Calame, Exiting As ‘NYT’ Public Editor, Raises Questions About Web

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By: E&P Staff

In his farewell column on Sunday as public editor for The New York Times — Clark Hoyt takes his place — Byron C. Calame thanked a lot of people and pointed out some of the good measures taken by the paper. He also raised a variety questions about the paper’s future on and with the Web.

Here is an excerpt. The entire column can be found at www.nytimes.com.
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How The Times deals with two major strategic challenges will determine the quality of the news readers get in the years ahead. The challenges, which also face most other newspapers, are lagging advertising revenue and the transition to the Web.

Generating the revenue to pay for the news staff needed to maintain The Times?s high quality is the most serious challenge. With advertising revenue from the print paper weakening in recent years, the hope was that growing revenue from advertising on the Web site would pick up the slack. Unfortunately, as The Times reported April 20, the paper has ?decided to reduce its 2007 guidance for Internet revenue growth, suggesting that the transition from a print advertising model may be a long time coming.?

The transition of the newsroom?s center of gravity to the Web, crucial to the future of The Times, is making notable progress. But the steady push to completely integrate its print and online news operations to support the rapidly expanding Web site raises questions about what will constitute top-quality journalism in the online world of deadlines every minute. A pilot project under way in the business section seeks to truly integrate the print and online operations on a 24/7 basis. In a vital step forward and a distinct plus for Web readers, the pilot tests the idea of making the editor of a core news department of the print paper responsible for the coverage online as well.

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The Times?s effort to do more with the same size news staff, and do it 24 hours a day, requires workload decisions that can affect quality, especially in editing.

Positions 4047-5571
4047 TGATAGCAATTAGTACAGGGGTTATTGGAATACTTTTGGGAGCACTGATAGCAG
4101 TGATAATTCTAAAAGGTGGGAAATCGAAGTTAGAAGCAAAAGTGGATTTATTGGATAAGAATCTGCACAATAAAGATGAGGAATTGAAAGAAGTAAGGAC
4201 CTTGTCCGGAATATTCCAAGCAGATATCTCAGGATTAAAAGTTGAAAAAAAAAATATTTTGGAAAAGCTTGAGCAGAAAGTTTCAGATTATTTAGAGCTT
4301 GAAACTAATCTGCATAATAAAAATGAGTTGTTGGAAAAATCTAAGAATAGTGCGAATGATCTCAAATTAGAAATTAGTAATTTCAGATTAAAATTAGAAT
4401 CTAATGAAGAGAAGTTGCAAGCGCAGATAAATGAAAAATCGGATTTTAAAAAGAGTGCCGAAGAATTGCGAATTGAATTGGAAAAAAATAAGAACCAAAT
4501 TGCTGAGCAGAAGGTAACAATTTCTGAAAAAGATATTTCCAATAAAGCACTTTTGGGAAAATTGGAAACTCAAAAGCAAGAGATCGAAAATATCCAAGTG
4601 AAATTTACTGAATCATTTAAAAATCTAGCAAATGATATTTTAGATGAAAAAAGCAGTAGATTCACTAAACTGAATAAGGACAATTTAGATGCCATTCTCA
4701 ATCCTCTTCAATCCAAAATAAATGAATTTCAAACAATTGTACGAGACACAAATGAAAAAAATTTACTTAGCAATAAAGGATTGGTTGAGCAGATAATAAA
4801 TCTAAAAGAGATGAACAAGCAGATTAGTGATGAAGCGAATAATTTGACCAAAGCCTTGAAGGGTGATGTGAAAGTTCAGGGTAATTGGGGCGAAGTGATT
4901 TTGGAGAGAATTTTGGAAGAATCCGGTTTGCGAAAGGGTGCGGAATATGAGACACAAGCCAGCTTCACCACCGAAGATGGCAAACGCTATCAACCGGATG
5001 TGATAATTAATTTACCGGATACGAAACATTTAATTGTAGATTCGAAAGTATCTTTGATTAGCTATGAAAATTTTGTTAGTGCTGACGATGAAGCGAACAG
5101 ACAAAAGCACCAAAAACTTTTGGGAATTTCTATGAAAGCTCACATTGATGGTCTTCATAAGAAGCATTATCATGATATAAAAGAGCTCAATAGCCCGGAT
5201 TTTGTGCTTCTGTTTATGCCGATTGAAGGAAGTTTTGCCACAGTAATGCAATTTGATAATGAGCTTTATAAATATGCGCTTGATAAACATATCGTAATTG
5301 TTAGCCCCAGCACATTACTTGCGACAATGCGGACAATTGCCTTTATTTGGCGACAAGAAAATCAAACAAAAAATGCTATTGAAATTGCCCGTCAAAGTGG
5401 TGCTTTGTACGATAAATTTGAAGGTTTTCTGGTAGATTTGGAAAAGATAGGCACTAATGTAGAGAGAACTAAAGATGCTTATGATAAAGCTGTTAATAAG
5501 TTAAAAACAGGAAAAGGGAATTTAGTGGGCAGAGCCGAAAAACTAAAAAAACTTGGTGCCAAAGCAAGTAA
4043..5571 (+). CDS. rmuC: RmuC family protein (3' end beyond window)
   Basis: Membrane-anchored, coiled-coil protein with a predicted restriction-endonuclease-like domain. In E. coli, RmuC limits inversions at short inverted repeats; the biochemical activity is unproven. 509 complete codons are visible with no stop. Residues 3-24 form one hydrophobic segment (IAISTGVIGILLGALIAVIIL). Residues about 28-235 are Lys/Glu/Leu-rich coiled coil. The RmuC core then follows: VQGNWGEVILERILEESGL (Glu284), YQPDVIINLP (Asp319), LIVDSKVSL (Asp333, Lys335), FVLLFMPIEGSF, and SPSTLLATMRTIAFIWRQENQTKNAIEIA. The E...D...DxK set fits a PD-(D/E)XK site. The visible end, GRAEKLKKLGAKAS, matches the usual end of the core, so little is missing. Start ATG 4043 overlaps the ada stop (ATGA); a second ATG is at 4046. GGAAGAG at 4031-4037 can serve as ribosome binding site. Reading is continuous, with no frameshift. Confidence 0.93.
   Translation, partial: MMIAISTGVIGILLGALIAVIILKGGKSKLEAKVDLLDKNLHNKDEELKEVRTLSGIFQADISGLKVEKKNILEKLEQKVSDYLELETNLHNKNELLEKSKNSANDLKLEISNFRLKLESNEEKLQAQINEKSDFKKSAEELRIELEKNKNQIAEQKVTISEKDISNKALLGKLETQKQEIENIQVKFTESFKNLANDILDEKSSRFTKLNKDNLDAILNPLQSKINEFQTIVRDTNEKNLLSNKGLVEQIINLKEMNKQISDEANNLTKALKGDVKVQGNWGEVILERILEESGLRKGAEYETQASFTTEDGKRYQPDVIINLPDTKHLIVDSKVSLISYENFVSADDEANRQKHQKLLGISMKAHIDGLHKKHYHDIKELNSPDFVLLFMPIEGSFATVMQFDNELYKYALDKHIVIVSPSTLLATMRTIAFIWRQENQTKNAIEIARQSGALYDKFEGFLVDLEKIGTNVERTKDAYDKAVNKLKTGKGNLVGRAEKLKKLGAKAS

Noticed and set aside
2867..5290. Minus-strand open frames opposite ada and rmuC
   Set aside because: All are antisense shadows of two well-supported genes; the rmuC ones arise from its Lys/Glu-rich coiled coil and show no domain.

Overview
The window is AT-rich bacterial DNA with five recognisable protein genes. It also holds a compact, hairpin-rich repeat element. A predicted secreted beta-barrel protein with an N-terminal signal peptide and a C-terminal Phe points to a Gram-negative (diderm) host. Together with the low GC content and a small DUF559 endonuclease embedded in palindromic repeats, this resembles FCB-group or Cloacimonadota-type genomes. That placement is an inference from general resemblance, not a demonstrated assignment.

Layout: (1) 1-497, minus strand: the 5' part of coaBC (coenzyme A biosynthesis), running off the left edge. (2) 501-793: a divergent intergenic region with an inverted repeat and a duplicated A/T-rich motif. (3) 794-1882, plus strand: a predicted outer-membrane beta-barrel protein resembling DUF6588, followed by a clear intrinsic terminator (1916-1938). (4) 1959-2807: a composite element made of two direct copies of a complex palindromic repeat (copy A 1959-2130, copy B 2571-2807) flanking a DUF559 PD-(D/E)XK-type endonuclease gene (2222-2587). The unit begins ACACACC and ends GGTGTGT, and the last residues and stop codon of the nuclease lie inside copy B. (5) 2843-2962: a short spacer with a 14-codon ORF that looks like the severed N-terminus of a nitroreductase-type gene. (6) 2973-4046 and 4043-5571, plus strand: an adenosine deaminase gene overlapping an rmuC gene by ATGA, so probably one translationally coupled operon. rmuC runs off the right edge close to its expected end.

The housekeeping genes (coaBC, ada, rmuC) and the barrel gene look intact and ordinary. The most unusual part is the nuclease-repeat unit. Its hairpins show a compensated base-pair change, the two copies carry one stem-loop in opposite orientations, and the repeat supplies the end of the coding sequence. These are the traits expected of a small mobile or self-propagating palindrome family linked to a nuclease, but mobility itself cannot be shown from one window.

Editing lapses, among both the so-called backfield editors who shepherd and shape stories and the copy editors who pore over articles detail by detail, have been a recurring theme in my columns. Often the problem was that, even on non-deadline stories, editors didn?t have enough time to spot problems and ask questions. A major part of the paper?s ?Reinventing the Newsroom? pilot project involves getting reporters to file stories throughout the day for more rapid posting on the Web. In theory, spreading out the flow of stories that used to arrive right at the evening print deadline could give editors more time to make articles better. I worry, however, that the combination of having to update stories appearing on the Web and continued financial pressure to maintain current staffing numbers could leave both the quality and the theory bruised.

Doing more with the same size staff of reporters also has implications for the quality of the reporting. Times reporters are now being trained and pushed to quickly prepare video and audio supplements to their articles for the Web version of the paper. With the expanding commitment to get stories online as soon as they are good enough to post, The Times will have to work very hard to keep the time pressure from eroding the quality of either the stories or the supplements.

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